Saturday, March 10, 2012

The Awkward Southerner

Four years ago, I remember Mitt Romney taking a lot of grief from Southern journalists, both broadcast and print, over his efforts to appear to be one of us.

I always felt that was a mistake on Romney's part. I didn't think it cost him the Republican nomination because I never really felt he was in the running for the nomination, anyway. But I felt it was a mistake that cost him some votes in the South.

Folks from outside the South often make fun of Southerners. They think we're stupid and backward — and, OK, some of us are, but the region is not disproportionately so, and we're smart enough to know the real thing when we see it.

I grew up in the South, and I think the thing that probably matters more to Southerners than any other quality in a politician is authenticity. Is he what he seems to be?

Southerners are as susceptible as anyone else to the appeal of those with whom they believe they have the most in common, I suppose, and that would go a long way toward explaining some of their past primary preferences.

(When Jimmy Carter was elected president, I remember thinking that it would be refreshing to have a president who spoke the way most of the people in my world spoke.)

But, in the end, I don't think Southerners particularly care whether the candidate is from the South as long as they get the sense that he is genuine, that he shares their values.

The way some journalists are covering the campaign in the South — Steve Holland of Reuters, for example, writes that Romney "is laying it on as thick as a syrupy Southern drawl as he tries to court the South" — practically sneers "Insincerity!"

But that isn't really fair — either to Romney or Southerners.
"Morning, y'all," Romney told a campaign rally on Friday in Jackson, Mississippi. "I got started this morning right with a biscuit and some cheesy grits," he joked.

Steve Holland

I'm sure that gets a lot of laughs from Northern elitists, but I prefer Romney's way (and so do many of the people I know) to the condescension of a real elitist who comes here in the heat of the campaign and acts as if he is intimately acquainted with us and our ways.

That was essentially what Romney did in 2008. Most of the Southern states had primaries that year, but Romney exceeded 20% of the vote in only three and exceeded 30% of the vote in only two — although many Southerners would argue that Florida, which was one of those states that gave Romney more than 30% of the vote, didn't qualify then (and doesn't qualify now) as truly Southern because so many of its residents migrated there from other regions of the country.

But, in 2012, Romney is not trying to come across as the long–lost prodigal son. He acknowledges that his roots are elsewhere. If Romney seems disingenuous to non–Southerners for joking about eating biscuits and cheesy grits for breakfast, it's different with Southerners.

"I realize it's a bit of an away game," Romney said in Alabama the other day, and Southerners are OK with that. We know the rest of the country doesn't eat grits and that it will usually eat biscuits (or cornbread) only if nothing else is available (or it has something else wedged in the middle, like a sausage patty) — so we get the joke when a candidate from someplace else makes a point of telling us that he ate those foods. We know he doesn't eat that every day.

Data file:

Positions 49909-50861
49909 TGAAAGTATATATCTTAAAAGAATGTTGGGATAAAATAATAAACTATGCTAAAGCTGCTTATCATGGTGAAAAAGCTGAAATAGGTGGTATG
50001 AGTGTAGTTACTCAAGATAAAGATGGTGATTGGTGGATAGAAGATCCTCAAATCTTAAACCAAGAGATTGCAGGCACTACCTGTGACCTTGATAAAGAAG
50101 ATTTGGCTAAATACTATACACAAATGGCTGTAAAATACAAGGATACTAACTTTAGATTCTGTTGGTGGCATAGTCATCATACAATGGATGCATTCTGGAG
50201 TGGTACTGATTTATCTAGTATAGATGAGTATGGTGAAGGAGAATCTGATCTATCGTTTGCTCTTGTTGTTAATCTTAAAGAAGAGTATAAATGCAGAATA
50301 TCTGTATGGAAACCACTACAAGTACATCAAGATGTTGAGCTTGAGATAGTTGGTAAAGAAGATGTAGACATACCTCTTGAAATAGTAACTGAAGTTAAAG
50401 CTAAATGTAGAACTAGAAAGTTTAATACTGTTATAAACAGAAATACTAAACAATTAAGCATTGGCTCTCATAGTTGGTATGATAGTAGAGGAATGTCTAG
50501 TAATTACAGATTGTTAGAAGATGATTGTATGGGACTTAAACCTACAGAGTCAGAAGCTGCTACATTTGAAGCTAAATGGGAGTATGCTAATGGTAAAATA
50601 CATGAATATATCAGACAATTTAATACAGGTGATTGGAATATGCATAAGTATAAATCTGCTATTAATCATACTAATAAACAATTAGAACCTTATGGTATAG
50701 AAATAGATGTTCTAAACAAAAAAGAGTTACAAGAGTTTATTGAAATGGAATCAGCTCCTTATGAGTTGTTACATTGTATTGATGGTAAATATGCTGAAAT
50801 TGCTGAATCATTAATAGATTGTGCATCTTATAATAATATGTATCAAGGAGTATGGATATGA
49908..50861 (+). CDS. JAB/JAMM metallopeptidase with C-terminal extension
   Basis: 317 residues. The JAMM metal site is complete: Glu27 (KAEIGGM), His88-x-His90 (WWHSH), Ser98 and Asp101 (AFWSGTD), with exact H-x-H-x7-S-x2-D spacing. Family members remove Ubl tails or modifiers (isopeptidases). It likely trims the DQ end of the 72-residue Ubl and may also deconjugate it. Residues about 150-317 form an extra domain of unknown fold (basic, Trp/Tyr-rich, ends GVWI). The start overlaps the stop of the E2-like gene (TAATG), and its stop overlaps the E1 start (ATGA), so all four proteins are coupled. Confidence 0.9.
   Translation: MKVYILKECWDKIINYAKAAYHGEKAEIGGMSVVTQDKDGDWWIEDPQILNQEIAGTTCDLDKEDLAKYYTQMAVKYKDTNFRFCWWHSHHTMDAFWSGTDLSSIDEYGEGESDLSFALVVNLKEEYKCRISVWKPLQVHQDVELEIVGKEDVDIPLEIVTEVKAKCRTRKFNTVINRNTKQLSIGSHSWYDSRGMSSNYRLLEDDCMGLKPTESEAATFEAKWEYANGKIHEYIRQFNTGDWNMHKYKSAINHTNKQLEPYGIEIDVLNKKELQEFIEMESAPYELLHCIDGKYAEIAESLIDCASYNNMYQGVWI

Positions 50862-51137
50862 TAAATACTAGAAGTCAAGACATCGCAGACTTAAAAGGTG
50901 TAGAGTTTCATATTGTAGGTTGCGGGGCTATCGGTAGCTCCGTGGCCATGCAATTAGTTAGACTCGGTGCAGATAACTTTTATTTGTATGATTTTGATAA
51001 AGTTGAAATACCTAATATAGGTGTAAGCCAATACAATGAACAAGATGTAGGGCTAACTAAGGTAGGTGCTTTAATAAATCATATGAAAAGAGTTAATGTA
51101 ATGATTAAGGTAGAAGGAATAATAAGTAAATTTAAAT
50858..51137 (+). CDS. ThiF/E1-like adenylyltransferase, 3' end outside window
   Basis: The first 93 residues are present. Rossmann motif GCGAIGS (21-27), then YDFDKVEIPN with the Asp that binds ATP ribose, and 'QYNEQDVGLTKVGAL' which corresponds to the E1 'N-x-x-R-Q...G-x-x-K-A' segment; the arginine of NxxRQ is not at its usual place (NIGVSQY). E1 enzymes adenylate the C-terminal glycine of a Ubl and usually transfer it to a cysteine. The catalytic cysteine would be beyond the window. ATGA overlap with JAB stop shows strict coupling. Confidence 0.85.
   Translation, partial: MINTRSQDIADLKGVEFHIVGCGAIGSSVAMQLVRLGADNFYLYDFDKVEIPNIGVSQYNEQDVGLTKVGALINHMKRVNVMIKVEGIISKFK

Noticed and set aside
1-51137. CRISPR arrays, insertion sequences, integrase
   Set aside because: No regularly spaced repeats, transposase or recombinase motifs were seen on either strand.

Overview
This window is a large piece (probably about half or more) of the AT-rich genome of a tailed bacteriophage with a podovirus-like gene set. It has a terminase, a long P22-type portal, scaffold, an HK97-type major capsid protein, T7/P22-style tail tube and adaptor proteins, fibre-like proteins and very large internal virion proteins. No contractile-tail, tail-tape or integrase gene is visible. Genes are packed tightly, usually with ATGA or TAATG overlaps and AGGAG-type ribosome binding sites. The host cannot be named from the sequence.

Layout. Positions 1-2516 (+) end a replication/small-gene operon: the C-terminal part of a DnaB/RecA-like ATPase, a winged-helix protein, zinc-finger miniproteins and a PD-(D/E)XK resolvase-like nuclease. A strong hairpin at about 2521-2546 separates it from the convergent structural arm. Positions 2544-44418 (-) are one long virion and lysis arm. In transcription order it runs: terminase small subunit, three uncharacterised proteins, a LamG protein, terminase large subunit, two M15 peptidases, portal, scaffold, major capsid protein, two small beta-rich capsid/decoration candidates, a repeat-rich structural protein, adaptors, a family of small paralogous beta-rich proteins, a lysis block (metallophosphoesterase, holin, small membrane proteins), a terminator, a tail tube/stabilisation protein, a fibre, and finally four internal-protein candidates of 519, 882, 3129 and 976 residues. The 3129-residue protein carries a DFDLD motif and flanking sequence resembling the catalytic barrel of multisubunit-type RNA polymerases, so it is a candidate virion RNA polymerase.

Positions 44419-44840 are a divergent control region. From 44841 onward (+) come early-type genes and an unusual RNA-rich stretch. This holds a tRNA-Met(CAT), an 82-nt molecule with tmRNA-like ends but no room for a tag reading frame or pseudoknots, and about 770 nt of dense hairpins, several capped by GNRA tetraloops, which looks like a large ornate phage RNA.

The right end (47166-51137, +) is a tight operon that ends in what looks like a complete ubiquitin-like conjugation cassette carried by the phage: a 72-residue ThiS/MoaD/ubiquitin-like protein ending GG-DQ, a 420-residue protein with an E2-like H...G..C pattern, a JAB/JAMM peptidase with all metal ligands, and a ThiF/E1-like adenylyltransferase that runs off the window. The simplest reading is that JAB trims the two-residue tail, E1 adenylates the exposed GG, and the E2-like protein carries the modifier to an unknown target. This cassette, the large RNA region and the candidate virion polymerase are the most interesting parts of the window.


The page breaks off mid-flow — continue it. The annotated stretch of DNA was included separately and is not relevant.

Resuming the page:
(Actually, in my experience, cheese is added to grits mostly to make the dish more palatable to non–Southerners. A real Southerner will eat grits with a little salt and a little butter — and come back for more. Cheese adds a little flavor, but it isn't essential.)

It's a regional point of pride, kind of like a Philly cheesesteak. It isn't to everyone's taste, and we don't expect a candidate to pledge to eat nothing else if we give him our votes. We just like to know a candidate is willing to try it when he's asking us for our support.

Let me tell you a true story.

It was a tradition at the school where I began my college career to hold a goat roast every spring. It was mostly an excuse to have a big keg party where local bands would play for hours, but one of the features was the roasting of an actual goat, and the meat was served between two slices of white bread.

I think you could add ketchup or mustard or mayo if you wished, but I don't really remember which, if any, condiments were available.

The admission price entitled one to partake of the food being offered, and attendees had the option of eating more mainstream fare if they wished — but most people opted to eat goat. My memory is that it didn't really have much flavor, and it wouldn't be my choice for a meal, but I ate it, anyway.

It was expected.

Local food specialties and politics go hand in hand in the South. I went to catfish fries and all sorts of similar gatherings when I lived in Arkansas. The food is part of the event, and guests are expected to at least try it — and, once they do, folks will sit back and listen to what they have to say.

A savvy politician will try it and, even if he doesn't like it, he will fake it.

That isn't being dishonest — or even disingenuous.

It's being a smart politician.

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